The conclusions on the contract former Seahawks left tackle Russell Okung negotiated for himself with the Denver Broncos were, at best, mixed.

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The contract signed by now-former Seahawks left tackle Russell Okung figures to resonate for years due to Okung’s decision to represent himself, something few players in the history of the NFL have done.

As the final details arrived on ‘Friday, however, the conclusions on the deal Okung worked out for himself were decidedly mixed.

If Okung plays out the contract and gets all the money due him, it would be a five-year deal worth as much as $56 million. Conversely, the Broncos could conceivably release him before he ever makes a dime — there was no money guaranteed upon signing. Denver has an option it can exercise after the 2016 season for four years and $48 million. For the 2016 season, however, the most Okung can make is $8 million with none of it guaranteed. And if Denver does not pick up the option after the 2016 season then Okung could be a free agent again a year from now.

That Okung worked out a deal that seems to carry so much potential reward — but even more risk and basically zero guarantees — has been the subject of much discussion in the NFL world the last few days. Here’s a sampling of some of what was said:

  • Jason Fitzgerald of offers up a detailed assessment of the deal and concludes: “Would he have gotten a better deal if he had an agent?  I think slightly better. He would have signed sooner and generally the quicker you sign the better off you are. There might be more value in it for him if the option was picked up. I think the breakeven for Okung is probably to make sure that over the next two years he earns between $17 and $18 million.  That’s the Monroe level which is where he should have landed on a long term deal this year. Hes taking more risk to get there but a great season and he’ll do pretty well. It’s not a great deal but plenty of agents do contracts that aren’t great and we shouldn’t forget that.”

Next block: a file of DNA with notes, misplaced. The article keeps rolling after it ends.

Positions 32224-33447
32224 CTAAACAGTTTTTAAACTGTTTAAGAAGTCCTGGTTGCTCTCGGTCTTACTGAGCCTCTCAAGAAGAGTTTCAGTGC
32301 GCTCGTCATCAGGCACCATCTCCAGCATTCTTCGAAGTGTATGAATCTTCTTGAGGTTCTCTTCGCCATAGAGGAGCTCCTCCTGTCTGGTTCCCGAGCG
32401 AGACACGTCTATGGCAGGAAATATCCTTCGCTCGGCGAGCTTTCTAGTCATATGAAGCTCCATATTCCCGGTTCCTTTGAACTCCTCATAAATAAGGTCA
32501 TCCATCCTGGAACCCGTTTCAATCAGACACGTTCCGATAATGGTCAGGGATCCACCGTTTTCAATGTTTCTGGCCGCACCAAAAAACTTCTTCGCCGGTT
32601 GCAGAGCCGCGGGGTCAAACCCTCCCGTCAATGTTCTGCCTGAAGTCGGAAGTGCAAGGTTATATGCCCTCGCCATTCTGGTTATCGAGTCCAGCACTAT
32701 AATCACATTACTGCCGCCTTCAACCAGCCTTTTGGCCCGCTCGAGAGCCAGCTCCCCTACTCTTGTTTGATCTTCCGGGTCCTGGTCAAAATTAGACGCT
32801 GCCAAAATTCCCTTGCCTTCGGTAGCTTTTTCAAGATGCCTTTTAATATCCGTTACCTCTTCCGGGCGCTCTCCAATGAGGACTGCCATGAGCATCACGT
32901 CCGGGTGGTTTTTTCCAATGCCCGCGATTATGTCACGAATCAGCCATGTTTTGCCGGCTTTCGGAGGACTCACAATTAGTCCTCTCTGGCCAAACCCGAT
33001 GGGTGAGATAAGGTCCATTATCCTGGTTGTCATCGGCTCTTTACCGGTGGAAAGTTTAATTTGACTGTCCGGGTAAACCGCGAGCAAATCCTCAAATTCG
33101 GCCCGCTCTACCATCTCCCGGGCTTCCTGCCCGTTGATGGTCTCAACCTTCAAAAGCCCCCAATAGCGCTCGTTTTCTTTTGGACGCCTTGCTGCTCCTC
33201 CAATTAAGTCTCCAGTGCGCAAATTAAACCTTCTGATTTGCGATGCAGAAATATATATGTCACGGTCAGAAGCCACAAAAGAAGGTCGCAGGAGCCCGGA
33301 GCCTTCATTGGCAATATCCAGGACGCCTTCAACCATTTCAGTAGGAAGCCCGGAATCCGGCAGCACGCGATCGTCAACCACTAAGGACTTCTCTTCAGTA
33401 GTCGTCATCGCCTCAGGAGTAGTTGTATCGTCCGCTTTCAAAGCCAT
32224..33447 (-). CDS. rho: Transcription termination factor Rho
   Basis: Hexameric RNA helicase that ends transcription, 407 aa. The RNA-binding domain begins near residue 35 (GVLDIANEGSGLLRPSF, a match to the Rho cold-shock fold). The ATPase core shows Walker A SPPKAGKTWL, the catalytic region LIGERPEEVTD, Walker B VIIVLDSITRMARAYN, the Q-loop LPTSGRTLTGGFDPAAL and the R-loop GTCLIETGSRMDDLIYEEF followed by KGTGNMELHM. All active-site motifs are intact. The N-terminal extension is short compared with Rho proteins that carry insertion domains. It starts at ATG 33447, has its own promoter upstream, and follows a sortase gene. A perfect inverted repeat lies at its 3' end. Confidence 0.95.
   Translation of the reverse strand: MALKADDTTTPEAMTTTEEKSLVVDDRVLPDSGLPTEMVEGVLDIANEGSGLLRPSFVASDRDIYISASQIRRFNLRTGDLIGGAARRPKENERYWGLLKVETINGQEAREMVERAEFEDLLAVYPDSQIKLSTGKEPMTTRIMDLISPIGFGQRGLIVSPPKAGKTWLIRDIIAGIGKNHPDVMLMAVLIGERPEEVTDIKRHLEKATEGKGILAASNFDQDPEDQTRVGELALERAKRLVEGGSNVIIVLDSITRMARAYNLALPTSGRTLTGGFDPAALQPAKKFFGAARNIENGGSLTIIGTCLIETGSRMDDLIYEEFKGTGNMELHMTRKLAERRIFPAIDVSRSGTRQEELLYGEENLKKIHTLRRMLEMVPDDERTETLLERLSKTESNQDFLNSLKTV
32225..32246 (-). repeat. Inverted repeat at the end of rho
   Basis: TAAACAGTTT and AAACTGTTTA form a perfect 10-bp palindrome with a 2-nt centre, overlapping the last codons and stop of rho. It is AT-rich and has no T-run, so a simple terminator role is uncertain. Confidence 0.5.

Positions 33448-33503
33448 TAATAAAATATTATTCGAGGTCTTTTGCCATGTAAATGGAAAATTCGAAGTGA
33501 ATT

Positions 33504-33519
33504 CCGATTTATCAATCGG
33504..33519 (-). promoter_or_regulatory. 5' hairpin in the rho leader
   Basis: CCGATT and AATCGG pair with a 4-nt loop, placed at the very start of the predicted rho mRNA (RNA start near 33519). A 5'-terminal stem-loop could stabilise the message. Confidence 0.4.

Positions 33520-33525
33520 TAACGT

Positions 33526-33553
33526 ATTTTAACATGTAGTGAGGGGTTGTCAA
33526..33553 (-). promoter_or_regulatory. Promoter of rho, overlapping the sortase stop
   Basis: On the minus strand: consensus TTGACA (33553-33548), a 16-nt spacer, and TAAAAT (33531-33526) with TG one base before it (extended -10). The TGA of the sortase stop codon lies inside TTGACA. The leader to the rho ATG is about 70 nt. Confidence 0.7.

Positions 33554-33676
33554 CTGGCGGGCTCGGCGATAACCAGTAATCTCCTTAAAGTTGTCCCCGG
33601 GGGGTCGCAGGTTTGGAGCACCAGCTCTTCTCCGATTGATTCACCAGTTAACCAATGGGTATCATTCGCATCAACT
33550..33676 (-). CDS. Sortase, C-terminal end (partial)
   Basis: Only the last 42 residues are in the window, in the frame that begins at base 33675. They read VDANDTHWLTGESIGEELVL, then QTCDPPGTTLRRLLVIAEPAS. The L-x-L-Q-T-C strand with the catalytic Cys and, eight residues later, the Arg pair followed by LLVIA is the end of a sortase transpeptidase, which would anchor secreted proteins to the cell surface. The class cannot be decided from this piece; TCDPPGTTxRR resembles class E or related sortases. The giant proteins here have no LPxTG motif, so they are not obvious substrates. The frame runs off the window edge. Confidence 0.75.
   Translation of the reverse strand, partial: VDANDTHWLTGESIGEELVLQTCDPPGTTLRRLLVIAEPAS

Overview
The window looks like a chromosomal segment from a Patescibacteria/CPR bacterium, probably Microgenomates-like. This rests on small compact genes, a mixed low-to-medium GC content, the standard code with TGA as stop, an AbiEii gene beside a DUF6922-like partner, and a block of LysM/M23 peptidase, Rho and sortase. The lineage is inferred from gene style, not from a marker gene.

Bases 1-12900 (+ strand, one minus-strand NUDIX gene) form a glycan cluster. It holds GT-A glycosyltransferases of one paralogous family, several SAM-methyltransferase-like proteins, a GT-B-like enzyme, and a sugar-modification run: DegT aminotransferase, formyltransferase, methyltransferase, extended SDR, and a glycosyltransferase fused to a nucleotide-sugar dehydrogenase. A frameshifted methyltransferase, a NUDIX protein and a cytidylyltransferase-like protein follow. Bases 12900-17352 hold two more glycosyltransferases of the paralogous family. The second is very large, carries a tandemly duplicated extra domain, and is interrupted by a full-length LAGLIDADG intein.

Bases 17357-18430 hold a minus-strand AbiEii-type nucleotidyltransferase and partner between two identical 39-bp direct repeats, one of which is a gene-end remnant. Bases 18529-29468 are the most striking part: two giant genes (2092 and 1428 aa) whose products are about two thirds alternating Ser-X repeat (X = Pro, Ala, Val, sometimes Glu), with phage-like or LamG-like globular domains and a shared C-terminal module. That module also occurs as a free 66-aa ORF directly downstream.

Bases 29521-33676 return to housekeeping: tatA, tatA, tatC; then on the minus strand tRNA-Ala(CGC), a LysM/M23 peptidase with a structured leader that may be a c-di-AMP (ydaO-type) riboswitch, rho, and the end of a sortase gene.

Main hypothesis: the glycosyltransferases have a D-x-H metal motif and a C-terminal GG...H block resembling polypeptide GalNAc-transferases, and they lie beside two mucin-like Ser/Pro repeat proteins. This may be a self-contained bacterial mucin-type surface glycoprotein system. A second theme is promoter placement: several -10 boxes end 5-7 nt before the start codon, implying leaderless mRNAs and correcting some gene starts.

• USA Today’s Tom Pelissero writes: “Okung, 28, is hoping the gamble will pay off if he returns well from his injury, hits all the incentives to earn $8 million this year and then either gets the option picked up or lands a comparable deal that puts him among the NFL’s highest-paid offensive linemen.”
  • says that the Broncos signed Okung after not being able to agree to a new deal with Ryan Clady and writes: “The Broncos would gain $8.9 million worth of salary-cap room if Clady was released, to go with $1.2 million worth of “dead money” charged for the remaining two years on Clady’s deal. Clady is the longest-tenured Broncos player, having been the team’s first-round pick in 2008, Mike Shanahan’s final season as coach.”
  • SBNation’s James Brady wonders if Okung would have done better with an experienced agent and writes: “Okung could theoretically participate in 89 percent of the team’s offseason workout program, suffer a setback with one of his multiple career injuries and be released with nothing to show for it. This is a ridiculously team-friendly deal and it’s not likely we’ll see other players looking at it as a reason to jump into the “be your own agent” pool anytime soon.”
  • takes a guess at how much Okung might have saved himself writing: “Who’s unwise now? Okung saved 3 percent — up to $1.8 million — by negotiating his own contract, and he did so with a Super Bowl contender (so long as they find somebody of substance to play quarterback). The addition of Okung may signal the end for oft-injured Broncos left tackle Ryan Clady, himself a Pro Bowler who is owed $19.5 million over the next two seasons. John Elway will likely shop Clady around the league with Okung now in place, and I hear Seattle’s in the market for a left tackle to protect Russell Wilson.’
  • wasn’t as complimentary writing: “Russell Okung the agent did a great job of persuading reporters that he did a great deal for Russell Okung the client. Based on the true details, however, Russell Okung the client may at some point have a few pointed questions for Russell Okung the agent.”

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